Sports columnists sometimes have to recycle tired, old, nonsensical stories. I know. I pull up mock drafts all the time. But Tom Jones' latest effort in the Tampa Bay Times is a really pitiful example of a tired narrative, coupled with lazy (/lacking) analysis and a whiny obsession with the fanbase's (lack of) self-worth. "We fans suck. No not you, specifically. Of course I don't mean you. Those other fans. The ones over there."
You see, Tom Jones thinks the only sports fans who talk about trading good players, are Tampa Bay fans. God forbid that people try to look beyond a shiny name and attempt to figure out how an entire team can best be run. Best not do that. Just buy tickets, cheer and keep your opinions to yourselves you insipid fans, you.
True to its form, Jones' entire story is filled with nonsense, like assertions that "the entire pitiful Bucs roster is void of talent," or that "just getting through the day without a trade rumor is a reason for celebration," or my favorite, that no story beside the Revis trade seems to matter now. Because obviously, we never talk about Lovie Smith, or Mike Glennon, or the draft, or free agency, or anything except trading good players.
It even features the obligatory "why are we such small potatoes?" line. Oh woe be this joke of a town that talks about trades. A neat rhetorical trick, that: we are such small potatoes because you Tampa Bay fans talk about trading good players. No other sports town does that!
Sure, Tom Jones, New York is a town where they'd never talk of trading Derek Jeter, or Eli Manning -- where no one ever calls into sports radio with outlandish stories. In fact, they're so good at not doing that, that they even make movies based on that very scenario. I guess that's just so New Yorkers can understand what it's like to have sports radio, right?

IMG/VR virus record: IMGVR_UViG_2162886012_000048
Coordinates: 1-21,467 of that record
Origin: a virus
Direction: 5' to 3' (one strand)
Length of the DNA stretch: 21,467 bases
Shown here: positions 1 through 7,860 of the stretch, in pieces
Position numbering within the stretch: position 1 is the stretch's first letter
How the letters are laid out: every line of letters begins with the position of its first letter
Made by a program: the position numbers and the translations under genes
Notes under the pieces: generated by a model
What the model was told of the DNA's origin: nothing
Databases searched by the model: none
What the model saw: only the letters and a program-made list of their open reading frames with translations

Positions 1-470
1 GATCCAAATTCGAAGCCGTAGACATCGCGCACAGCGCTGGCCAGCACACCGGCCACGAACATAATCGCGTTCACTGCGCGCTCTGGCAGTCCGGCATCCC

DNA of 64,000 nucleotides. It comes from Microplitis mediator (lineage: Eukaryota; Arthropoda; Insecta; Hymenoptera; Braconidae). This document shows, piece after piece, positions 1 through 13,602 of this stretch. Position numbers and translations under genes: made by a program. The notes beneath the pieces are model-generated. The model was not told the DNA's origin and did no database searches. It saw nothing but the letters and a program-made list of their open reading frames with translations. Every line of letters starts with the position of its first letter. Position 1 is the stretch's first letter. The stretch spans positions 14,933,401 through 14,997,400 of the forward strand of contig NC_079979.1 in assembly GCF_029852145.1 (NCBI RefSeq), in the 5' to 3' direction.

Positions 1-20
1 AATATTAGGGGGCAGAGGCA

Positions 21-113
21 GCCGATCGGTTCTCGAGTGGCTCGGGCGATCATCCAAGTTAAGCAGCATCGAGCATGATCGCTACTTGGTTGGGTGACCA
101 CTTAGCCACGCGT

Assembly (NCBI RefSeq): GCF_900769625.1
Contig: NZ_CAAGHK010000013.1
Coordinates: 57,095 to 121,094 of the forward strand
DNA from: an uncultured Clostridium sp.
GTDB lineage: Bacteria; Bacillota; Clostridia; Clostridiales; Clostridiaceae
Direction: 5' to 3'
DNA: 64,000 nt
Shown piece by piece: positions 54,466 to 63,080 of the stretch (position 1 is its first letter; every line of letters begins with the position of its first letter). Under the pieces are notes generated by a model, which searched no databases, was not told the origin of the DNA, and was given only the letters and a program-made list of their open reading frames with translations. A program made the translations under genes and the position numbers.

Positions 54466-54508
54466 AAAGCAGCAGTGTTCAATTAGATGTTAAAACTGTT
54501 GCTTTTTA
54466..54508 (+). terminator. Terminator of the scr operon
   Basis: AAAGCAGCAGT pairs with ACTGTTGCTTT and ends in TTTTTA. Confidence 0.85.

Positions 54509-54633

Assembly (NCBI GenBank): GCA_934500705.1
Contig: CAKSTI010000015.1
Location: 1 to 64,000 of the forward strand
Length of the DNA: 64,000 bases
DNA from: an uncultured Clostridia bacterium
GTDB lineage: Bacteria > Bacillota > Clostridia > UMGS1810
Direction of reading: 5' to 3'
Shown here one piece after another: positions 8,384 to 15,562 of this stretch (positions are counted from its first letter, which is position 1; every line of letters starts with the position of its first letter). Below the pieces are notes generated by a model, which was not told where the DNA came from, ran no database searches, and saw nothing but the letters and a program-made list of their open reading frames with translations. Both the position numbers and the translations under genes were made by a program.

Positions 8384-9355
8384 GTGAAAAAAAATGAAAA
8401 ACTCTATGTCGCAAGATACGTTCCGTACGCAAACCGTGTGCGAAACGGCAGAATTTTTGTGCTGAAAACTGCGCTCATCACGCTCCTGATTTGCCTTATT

I mean, we never see big, winning franchises part ways with good players. The New England Patriots would never let their stars go, ever. No one there would ever suggest something stupid, like trading Tom Brady. The best defensive back ever could never leave Atlanta, or San Francisco, or Dallas. The Baltimore Ravens hang on to their stars, like Ed Reed and Bart Scott. The Denver Broncos would never let a Hall of Fame tight end leave town.
Perennial All-Pros like Tony Gonzalez and Jared Allen always stay in their hometowns. Game-changing defensive stars like Warren Sapp and Reggie White never move. Randy Moss, the most talented receiver to ever play the game, was a one-team guy, with no trades in his career. Joe Montana stuck with the 49ers until he was done. I've never known anyone to suggest Terrell Owens maybe should leave wherever he was playing at the time. A star pass rusher switching teams often enough to win five Super Bowls? Hah, ridiculous.
Clearly anyone suggesting that a real, winning franchise like the New Orleans Saints could let the best guard in the NFL leave is off their rocker. A New York team would never trade away its awesome offensive playmaker. Clearly the Cowboys could never part ways with a dangerous wide receiver. The Oakland Raiders (back when they were not yet a joke) would never think of something as asinine as trading away their young, superstar head coach.
Above all, no one in New York would ever trade away Darrelle Revis.
No. That sort of thing only happens in Tampa Bay. Obviously.